Economic theories say that monopolistic developments are not good for the market because they slow down innovation and make people lazy. Well — at least from what I’ve learned from working with the MyFonts people for 11 years is that those folks are anything but lazy or lacking innovation.

Dunwich Type writes:

> When [the folks who started MyFonts] cashed out

The folks to cash out would be Bitstream shareholders. Bitstream has been a publicly traded company for a long time now. If *you* had bought any shares, you’d be one of those to cash out, I guess. Not sure, however, whether the Bitstream shareholders are the ones whom Chris is referring to as “the folks who started MyFonts”. The MyFonts team consists primarily of employees of the company as well as consultants (such as myself). And most of us were in their early 20s when we started the project.

One thing is certain: consider that Monotype Imaging bought Linotype for $60M and MyFonts for $50M (a rather comparable amount). I still remember the times very vividly when we hit the first 1,000,000 purchases, or when MyFonts broke even financially. It’s amazing that within ten years, the humble work of not much more than a dozen people helped generate this value, and that I’ve had the privilege to be part of it almost from the very beginning.

So — let’s get back to work. As usual, there are many amazing things that we want to do!

(Incidentally — I do have quite a few good friends and colleagues within Linotype and Monotype, so actually I am glad that I’ll probably have more chances to talk to them and work with them. Monopolies aren’t very welcome but fierce competition can be as damaging.)

Best,
Adam

dezcom's picture

"Not sure, however, whether the Bitstream shareholders are the ones whom Chris is referring to as “the folks who started MyFonts”

Adam,
I was referring to the people who did the work as a labor of love hands on, not the investors. I have no problem with the much needed investors and greatly thank them but they were not the ones to whom I referred.

twardoch's picture

James writes:

> They are interested in making money, not licensing type.

Are these mutually exclusive things? So far, I’ve had the naivety to believe that the point... Oh, wait. Where’s that Google Web Fonts and open-source discussion again? ;)

eliason's picture

It’s amazing that within ten years, the humble work of not much more than a dozen people helped generate this value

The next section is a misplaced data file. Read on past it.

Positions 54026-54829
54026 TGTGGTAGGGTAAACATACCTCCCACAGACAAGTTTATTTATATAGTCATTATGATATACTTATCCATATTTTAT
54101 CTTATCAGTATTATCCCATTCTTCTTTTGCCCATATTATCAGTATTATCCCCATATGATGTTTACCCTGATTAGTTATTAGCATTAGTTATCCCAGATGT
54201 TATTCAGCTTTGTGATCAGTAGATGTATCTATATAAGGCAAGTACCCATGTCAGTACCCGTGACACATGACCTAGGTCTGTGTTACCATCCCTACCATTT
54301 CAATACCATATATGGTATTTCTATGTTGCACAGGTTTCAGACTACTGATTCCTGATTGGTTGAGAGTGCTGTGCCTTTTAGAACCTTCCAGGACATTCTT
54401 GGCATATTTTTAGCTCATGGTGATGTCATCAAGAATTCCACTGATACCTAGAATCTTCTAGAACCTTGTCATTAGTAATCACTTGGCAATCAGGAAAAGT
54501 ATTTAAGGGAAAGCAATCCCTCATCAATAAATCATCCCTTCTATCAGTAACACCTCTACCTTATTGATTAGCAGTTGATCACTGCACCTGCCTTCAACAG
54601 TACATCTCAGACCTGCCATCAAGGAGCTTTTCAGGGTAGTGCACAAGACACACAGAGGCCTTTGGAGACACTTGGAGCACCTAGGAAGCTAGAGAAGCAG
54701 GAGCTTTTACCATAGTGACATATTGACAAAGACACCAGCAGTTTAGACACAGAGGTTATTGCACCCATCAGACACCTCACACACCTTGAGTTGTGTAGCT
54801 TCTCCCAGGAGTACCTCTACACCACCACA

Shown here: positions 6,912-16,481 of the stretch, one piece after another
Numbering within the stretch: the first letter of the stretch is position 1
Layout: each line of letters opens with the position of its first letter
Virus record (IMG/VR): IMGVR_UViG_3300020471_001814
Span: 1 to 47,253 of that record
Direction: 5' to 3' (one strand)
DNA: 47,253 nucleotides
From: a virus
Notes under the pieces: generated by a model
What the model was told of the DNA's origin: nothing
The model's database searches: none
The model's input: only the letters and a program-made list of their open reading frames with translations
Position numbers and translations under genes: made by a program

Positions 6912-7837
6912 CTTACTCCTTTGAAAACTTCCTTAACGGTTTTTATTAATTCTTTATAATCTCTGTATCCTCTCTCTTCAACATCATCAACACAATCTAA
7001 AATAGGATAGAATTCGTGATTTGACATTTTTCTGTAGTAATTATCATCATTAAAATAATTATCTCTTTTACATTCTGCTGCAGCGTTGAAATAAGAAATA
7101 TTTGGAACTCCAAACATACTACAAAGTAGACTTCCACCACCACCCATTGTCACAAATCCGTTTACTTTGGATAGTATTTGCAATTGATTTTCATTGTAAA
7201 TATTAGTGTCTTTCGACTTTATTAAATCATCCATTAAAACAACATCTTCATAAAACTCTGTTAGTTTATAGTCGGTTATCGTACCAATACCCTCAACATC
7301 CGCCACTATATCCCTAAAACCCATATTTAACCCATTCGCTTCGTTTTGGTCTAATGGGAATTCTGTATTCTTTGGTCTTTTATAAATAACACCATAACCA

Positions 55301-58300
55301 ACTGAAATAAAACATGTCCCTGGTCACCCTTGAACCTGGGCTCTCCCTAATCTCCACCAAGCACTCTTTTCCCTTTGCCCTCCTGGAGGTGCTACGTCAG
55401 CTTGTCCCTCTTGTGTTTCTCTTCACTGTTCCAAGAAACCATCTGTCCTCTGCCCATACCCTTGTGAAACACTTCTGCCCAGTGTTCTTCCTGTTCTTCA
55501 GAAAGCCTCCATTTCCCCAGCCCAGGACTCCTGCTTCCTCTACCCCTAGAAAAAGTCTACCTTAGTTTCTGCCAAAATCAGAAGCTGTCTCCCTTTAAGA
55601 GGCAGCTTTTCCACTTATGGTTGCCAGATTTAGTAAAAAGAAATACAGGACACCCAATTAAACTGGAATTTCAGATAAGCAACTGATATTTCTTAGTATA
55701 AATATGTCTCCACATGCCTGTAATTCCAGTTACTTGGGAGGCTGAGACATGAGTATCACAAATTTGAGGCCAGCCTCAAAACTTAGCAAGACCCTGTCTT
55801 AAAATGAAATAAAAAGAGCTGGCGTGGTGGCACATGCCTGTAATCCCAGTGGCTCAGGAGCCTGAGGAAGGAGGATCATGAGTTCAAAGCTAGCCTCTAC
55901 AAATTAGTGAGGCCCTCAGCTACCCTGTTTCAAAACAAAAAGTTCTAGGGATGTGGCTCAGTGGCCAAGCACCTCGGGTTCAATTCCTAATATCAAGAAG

Well, and the work of the participating foundries, of course!

twardoch's picture

> Well, and the work of the participating foundries, of course!

Absolutely! This is why I wrote “*helped* generate this value”. The foundries did all the hard work anyway, and truly are the ones who generated the value. We’ve only provided a platform for typefaces to be discovered, enjoyed and licensed.

twardoch's picture

Chris,

> I was referring to the people who did the work as a labor of love hands on

Thank you, that’s what I thought you meant :) Well — in that case — those folks have been with MyFonts, and are with MyFonts. Different investors now. Same hands on!

.00's picture

They are not mutually exclusive things at all. I'm thinking about companies like Bertelsmann, Disney, Universal etc.

King of all media...

Richard Fink's picture

I think it's funny that every time something like this occurs, it's reported that all the people in the company acquired won't be going anywhere. Everything will stay exactly as it was.

twardoch's picture

Richard,

Actually, the press announcements in this case tell a different story. Monotype did not acquire Bitstream as a whole but the font business including MyFonts, along with some things like patents trademarks. Other parts of Bitstream's business (Bolt, Pageflex), remain in a separate company. I think it's useful to know who's joining Monotype and who will go to the other company (which will no longer be called Bitstream since AFAIK the Monotype acquisition included the rights for the Bitstream name, which of course makes sense since that name has been used extensively in the context of the Bitstream font library).